I often receive questions about listening materials and how to practise listening before the exam.
There are a few places online which I recommend when it comes to practising this skill.


  1. First of all, it is advisable to visit the website of the Polish Armed Forces School of Languages where you can find past papers and see what the exam tasks in listening look like.
    From the model exam, also available on the website, you will learn that:


    The test consists of 3 tasks and contains 20 questions.

    You can expect all topics from general and professional areas such as politics, economics, science, technology, culture, etc.

    Text types used include:
    Authentic radio recordings:
    - news items
    - interviews
    - reports with dialogues

    Studio recordings:
    - military briefings

    Task Types
    - multiple choice
    - note-taking
Task 1 consists of 2-3 authentic radio interviews and reports with dialogues - up to 3 minutes long accompanied by multiple choice questions with three options (5-6 questions).
Task 2 contains a military briefing (studio recording) - up to 6 minutes long accompanied by a task consisting in note-taking (6-7 questions).
Task 3 involves 8 short authentic radio news items - up to 20 seconds long multiple choice questions with three options (8 questions).

In task 1 and 2 you will listen to the recording twice, in task 3 they will be played only once.


The website offers a few examination sets from previous years which you can use to practise particular types of tasks.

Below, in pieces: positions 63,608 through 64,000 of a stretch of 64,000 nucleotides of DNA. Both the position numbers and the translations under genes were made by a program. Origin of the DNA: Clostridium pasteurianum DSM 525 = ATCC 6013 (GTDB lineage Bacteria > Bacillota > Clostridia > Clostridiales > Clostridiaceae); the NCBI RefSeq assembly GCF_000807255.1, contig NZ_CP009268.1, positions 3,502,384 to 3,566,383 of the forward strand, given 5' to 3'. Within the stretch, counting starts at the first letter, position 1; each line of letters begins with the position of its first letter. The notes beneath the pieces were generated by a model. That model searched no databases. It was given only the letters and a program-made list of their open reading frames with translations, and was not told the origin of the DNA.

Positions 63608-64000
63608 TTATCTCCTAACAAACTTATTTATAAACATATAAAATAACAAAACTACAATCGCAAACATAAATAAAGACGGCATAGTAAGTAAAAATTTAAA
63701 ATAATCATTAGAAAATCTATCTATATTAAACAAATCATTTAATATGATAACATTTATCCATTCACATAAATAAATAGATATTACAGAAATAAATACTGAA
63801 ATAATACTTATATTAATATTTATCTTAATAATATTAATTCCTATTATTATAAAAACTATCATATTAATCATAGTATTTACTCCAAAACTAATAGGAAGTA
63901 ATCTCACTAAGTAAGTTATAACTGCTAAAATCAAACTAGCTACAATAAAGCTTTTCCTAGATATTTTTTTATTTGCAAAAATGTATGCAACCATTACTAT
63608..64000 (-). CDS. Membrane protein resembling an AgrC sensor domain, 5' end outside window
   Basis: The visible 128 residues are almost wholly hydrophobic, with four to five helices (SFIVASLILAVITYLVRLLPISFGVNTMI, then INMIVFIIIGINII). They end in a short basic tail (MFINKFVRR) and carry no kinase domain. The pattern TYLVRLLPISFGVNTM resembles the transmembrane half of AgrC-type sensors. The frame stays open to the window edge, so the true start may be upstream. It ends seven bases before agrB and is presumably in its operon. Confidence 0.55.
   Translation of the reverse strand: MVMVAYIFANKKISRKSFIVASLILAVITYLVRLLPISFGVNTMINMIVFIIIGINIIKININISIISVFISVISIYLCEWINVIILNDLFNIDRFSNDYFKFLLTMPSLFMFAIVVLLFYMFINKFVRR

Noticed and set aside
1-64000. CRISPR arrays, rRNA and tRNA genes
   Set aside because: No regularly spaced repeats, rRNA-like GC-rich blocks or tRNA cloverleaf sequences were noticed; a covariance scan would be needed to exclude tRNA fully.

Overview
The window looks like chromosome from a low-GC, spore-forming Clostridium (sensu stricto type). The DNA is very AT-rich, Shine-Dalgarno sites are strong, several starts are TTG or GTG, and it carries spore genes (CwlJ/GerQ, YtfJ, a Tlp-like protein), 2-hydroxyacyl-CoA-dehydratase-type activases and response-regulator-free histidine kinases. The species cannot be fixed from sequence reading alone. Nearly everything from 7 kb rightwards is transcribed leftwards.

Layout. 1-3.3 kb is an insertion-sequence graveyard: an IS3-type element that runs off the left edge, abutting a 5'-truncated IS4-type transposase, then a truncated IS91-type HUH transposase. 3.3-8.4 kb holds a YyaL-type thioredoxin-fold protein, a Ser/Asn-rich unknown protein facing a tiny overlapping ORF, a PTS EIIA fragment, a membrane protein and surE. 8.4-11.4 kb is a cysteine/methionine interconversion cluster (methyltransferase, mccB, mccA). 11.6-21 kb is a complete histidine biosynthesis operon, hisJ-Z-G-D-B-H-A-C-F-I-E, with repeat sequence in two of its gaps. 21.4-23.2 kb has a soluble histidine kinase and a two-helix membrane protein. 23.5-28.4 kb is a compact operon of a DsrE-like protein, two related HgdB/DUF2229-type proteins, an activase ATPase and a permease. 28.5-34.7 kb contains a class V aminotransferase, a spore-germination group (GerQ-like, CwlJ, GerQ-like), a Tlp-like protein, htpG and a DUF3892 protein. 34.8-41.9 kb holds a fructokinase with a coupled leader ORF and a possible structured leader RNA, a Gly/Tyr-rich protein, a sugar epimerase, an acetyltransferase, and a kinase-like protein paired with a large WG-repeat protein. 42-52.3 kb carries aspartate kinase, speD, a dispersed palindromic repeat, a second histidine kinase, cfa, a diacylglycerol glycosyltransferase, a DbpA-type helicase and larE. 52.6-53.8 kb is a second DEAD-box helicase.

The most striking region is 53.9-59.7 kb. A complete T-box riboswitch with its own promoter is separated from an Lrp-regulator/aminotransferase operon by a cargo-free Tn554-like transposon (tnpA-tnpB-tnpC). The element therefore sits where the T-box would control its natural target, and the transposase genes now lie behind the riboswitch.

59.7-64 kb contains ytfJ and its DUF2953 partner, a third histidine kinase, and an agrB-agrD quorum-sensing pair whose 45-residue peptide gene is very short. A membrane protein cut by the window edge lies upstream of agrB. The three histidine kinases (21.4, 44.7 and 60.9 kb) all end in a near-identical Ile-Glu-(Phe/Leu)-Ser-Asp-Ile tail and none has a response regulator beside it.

2. Another method you can follow is using First Certificate Exam tests in listening to practise doing tests in listening. However, the recordings in FCE  are a little easier than the ones you can expect at STANAG 6001 level 3 and the topics are more general. So, it might be a good idea to start your preparations by doing FCE tests, and then moving on the CAE ones.


3. The topics which you can expect at the exam are connected with the news, politics, international relations, foreign politics, military, etc., so the best way to practise is to listen to the news and other authentic audio materials. Here are a few links that you may find useful:


Obviously, you can use English-language news agencies, such as CNN, BBC, Army Times, Defense News, etc. However, especially, at the beginning the authentic material may be too challenging for you.
There are also services for learners of English offered by these agencies and other broadcasters which publish online audio and video materials adapted to the needs of learners of English as a foreign language, offering transcripts, exercises, vocabulary or subtitles.
Here's my selection:
1) CNN's service for learners - 10-minute videos on current news with a transcript
2) BBC Learning English service - 6-minute videos with vocabulary, questions and a transcript…/…/features/6-minute-english/
3) Seeker - YouTube channel with a popular science twist, presenting short 3 to 10 minute long videos
4) Now This - YouTube channel presenting about 10-minute long current news videos with a commentary, not always neutral. As they describe themselves they provide: Mobile news for a social generation.
5) News in levels - short recordings in three versions adapted to the different level students with a transcript


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